The move will allow a British couple, Raj and Shahana Hashmi, to genetically design a child using IVF treatment so that they can take tissue from the new child to save their terminally ill son, Zain.
Yesterday’s test case centred on an Appeal Court judgment in April 2003 which overturned a ban on the use of fertility treatment to help save the life of the terminally-ill boy.
After the ban was first overturned, the couple underwent fertility treatment to produce a sibling for Zain, hoping to have a baby with the same tissue type as their son to treat his rare blood disorder. Tragically, Mrs Hashmi had a miscarriage. Now the Hashmis are expected to try again for another child.
The 38-year-old-mother and her husband, from Leeds, were forced to fight a long legal battle for the treatment, which they believe is the only hope for their six-year-old son.
Zain was born with beta thalassaemia major, a serious and potentially fatal genetic disorder. His body does not produce sufficient red blood cells and he has to take a cocktail of drugs daily and needs regular blood transfusions to stay alive.
His parents want him to undergo stem cell treatment using umbilical cord blood taken from a baby, produced using IVF treatment, that had been especially selected at embryo stage so the tissue matched Zain’s.
This approach was blocked by Josephine Quintavalle and her campaigning group, Comment on Reproductive Ethics, when they took the case to the Law Lords, claiming the concept of designer babies was against the law.
But yesterday, five Law Lords, who heard the case in March, ruled unanimously that the practice of tissue typing to create babies to help siblings could be authorised by the Human Fertilisation and Embryology Authority.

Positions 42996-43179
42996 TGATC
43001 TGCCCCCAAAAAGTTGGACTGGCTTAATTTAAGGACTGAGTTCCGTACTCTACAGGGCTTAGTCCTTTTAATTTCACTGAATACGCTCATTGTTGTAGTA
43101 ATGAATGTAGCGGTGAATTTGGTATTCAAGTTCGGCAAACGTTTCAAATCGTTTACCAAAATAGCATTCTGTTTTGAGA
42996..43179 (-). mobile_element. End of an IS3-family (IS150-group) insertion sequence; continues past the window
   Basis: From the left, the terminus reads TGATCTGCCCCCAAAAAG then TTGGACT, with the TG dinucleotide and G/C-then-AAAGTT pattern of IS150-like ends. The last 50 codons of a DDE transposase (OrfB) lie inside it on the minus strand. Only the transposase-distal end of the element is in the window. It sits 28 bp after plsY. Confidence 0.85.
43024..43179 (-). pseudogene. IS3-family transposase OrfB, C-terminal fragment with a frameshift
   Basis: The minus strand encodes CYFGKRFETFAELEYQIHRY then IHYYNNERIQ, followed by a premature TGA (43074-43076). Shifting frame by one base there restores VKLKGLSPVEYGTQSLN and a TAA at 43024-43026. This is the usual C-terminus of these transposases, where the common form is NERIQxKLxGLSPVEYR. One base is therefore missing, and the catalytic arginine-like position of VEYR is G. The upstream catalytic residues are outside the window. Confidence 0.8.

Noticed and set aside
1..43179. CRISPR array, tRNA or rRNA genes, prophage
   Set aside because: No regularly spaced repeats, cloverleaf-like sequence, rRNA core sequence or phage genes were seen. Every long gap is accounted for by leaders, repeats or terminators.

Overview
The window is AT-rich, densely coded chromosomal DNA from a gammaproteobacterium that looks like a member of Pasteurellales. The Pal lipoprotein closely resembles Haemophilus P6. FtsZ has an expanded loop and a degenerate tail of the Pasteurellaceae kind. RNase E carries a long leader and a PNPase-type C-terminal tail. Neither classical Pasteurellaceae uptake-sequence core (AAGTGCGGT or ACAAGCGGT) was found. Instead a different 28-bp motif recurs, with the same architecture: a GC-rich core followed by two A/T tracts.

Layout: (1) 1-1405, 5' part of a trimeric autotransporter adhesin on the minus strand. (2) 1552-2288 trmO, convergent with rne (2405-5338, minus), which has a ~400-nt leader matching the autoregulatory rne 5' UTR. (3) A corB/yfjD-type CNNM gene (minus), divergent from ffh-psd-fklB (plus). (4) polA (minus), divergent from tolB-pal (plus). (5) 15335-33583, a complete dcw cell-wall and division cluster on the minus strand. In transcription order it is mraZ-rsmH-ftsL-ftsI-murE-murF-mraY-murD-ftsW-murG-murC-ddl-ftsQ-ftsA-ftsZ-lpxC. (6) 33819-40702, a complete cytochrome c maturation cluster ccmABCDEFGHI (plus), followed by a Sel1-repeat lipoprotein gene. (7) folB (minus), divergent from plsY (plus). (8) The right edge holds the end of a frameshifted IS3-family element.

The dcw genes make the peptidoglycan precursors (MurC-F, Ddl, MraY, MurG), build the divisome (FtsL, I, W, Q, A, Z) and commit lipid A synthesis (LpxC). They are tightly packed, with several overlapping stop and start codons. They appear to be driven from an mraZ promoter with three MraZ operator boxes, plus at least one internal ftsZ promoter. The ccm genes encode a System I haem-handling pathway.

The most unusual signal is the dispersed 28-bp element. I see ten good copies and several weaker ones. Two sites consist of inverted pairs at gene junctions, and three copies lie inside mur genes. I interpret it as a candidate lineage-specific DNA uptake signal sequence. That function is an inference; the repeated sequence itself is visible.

Anti-abortion campaigner LIFE said later it was “saddened” by the decision.
A spokesperson said: “We have every sympathy for parents of children with serious conditions and understand their desperation to find a cure but the creation of a human being to fix another is unjustifiable.
“Today’s decision from the House of Lords takes us further down the slippery slope in creating human beings to provide spare parts for another.
“In this case a very sick child is going to be treated. But why stop there? The best of ends, namely to cure a sick child, does not justify the means. Children are ends in themselves and should be accepted unconditionally.”
Dr Simon Fishel, managing director of CARE Fertility Group, Nottingham, where the Hashmis were treated, said: “This is excellent news not only for Mr and Mrs Hashmi but also for the many other families who find themselves in this distressing situation.
“The use of such technology is morally appropriate when strictly regulated and licensed. This ruling allows the Hashmis and other couples to make their own personal and private decision, enabling them to move forward.”